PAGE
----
The Trespasser by D. H. Lawrence
Siegmund made a great effort to keep the control of his body. The hill-side, the gorse, when he stood up, seemed to have fallen back into shadowed vagueness about him. They were meaningless dark heaps at some distance, very great, it seemed.
'I can't get hold of them,' he said distractedly to himself. He felt detached from the earth, from all the near, concrete, beloved things; as if these had melted away from him, and left him, sick and unsupported, somewhere alone on the edge of an enormous space. He wanted to lie down again, to relieve himself of the sickening effort of supporting and controlling his body. If he could lie down again perfectly still he need not struggle to animate the cumbersome matter of his body, and then he would not feel thus sick and outside himself.
But Helena was speaking to him, telling him they would see the moon-path. They must set off downhill. He felt her arm clasped firmly, joyously, round his waist. Therein was his stability and warm support. Siegmund felt a keen flush of pitiful tenderness for her as she walked with buoyant feet beside him, clasping him so happily, all unconscious. This pity for her drew him nearer to life.
He shuddered lightly now and again, as they stepped lurching down the hill. He set his jaws hard to suppress this shuddering. It was not in his limbs, or even on the surface of his body, for Helena did not notice it. Yet he shuddered almost in anguish internally.
'What is it?' he asked himself in wonder.
His thought consisted of these detached phrases, which he spoke verbally to himself. Between-whiles he was conscious only of an almost insupportable feeling of sickness, as a man feels who is being brought from under an anaesthetic; also he was vaguely aware of a teeming stir of activity, such as one may hear from a closed hive, within him.
They swung rapidly downhill. Siegmund still shuddered, but not so uncontrollably. They came to a stile which they must climb. As he stepped over it needed a concentrated effort of will to place his foot securely on the step. The effort was so great that he became conscious of it.
'Good Lord!' he said to himself. 'I wonder what it is.'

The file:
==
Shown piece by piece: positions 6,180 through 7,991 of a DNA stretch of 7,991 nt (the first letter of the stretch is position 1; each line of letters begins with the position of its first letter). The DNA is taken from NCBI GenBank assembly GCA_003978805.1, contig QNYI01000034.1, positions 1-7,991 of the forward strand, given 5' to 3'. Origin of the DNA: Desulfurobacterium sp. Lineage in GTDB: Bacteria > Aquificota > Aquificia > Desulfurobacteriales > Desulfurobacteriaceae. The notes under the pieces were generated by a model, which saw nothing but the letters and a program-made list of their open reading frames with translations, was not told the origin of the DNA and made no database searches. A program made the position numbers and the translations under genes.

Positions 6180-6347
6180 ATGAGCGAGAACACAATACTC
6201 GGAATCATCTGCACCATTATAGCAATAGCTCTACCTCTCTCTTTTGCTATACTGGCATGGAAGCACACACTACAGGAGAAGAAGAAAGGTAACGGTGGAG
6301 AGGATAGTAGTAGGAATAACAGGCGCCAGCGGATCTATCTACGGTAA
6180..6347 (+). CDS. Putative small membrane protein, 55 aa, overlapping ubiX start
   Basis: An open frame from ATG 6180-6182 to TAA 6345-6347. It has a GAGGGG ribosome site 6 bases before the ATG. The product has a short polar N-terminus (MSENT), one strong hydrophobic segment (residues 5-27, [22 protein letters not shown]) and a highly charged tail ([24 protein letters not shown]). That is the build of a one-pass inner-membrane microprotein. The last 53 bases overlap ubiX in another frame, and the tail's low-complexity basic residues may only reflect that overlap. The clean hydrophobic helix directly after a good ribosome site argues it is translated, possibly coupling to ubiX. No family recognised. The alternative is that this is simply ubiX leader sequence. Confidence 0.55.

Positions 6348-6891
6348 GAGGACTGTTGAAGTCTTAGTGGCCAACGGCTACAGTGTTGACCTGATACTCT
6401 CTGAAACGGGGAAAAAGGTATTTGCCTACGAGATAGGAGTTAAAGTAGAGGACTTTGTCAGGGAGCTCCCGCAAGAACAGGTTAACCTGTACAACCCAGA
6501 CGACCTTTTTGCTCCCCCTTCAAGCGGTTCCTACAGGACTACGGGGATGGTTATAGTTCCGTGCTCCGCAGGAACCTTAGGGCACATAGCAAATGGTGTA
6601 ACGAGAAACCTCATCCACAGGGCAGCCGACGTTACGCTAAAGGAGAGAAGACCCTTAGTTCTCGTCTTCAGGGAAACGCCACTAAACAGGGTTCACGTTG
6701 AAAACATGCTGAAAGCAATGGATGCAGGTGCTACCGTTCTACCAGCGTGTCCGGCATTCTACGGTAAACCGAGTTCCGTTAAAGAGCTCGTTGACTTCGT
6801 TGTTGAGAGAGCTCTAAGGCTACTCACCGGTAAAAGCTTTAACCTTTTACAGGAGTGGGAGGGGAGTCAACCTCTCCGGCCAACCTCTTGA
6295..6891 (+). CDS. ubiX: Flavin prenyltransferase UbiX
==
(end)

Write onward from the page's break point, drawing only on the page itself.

He tried to examine himself. He thought of all the organs of his body--his brain, his heart, his liver. There was no pain, and nothing wrong with any of them, he was sure. His dim searching resolved itself into another detached phrase. 'There is nothing the matter with me,' he said.
Then he continued vaguely wondering, recalling the sensation of wretched sickness which sometimes follows drunkenness, thinking of the times when he had fallen ill.
'But I am not like that,' he said, 'because I don't feel tremulous. I am sure my hand is steady.'
Helena stood still to consider the road. He held out his hand before him. It was motionless as a dead flower on this silent night.
'Yes, I think this is the right way,' said Helena, and they set off again, as if gaily.
'It certainly feels rather deathly,' said Siegmund to himself. He remembered distinctly, when he was a child and had diphtheria, he had stretched himself in the horrible sickness, which he felt was--and here he chose the French word--'l'agonie'. But his mother had seen and had cried aloud, which suddenly caused him to struggle with all his soul to spare her her suffering.
'Certainly it is like that,' he said. 'Certainly it is rather deathly. I wonder how it is.'
Then he reviewed the last hour.
'I believe we are lost!' Helena interrupted him.
'Lost! What matter!' he answered indifferently, and Helena pressed him tighter, hearer to her in a kind of triumph. 'But did we not come this way?' he added.
'No. See'--her voice was reeded with restrained emotion--'we have certainly not been along this bare path which dips up and down.'
'Well, then, we must merely keep due eastward, towards the moon pretty well, as much as we can,' said Siegmund, looking forward over the down, where the moon was wrestling heroically to win free of the pack of clouds which hung on her like wolves on a white deer. As he looked at the moon he felt a sense of companionship. Helena, not understanding, left him so much alone; the moon was nearer.
Siegmund continued to review the last hours. He had been so wondrously happy. The world had been filled with a new magic, a wonderful, stately beauty which he had perceived for the first time. For long hours he had been wandering in another--a glamorous, primordial world.
'I suppose,' he said to himself, 'I have lived too intensely, I seem to have had the stars and moon and everything else for guests, and now they've gone my house is weak.'
So he struggled to diagnose his case of splendour and sickness. He reviewed his hour of passion with Helena.
'Surely,' he told himself, 'I have drunk life too hot, and it has hurt my cup. My soul seems to leak out--I am half here, half gone away. That's why I understand the trees and the night so painfully.'
Then he came to the hour of Helena's strange ecstasy over him. That, somehow, had filled him with passionate grief. It was happiness concentrated one drop too keen, so that what should have been vivid wine was like a pure poison scathing him. But his consciousness, which had been unnaturally active, now was dulling. He felt the blood flowing vigorously along the limbs again, and stilling has brain, sweeping away his sickness, soothing him.
'I suppose,' he said to himself for the last time, 'I suppose living too intensely kills you, more or less.'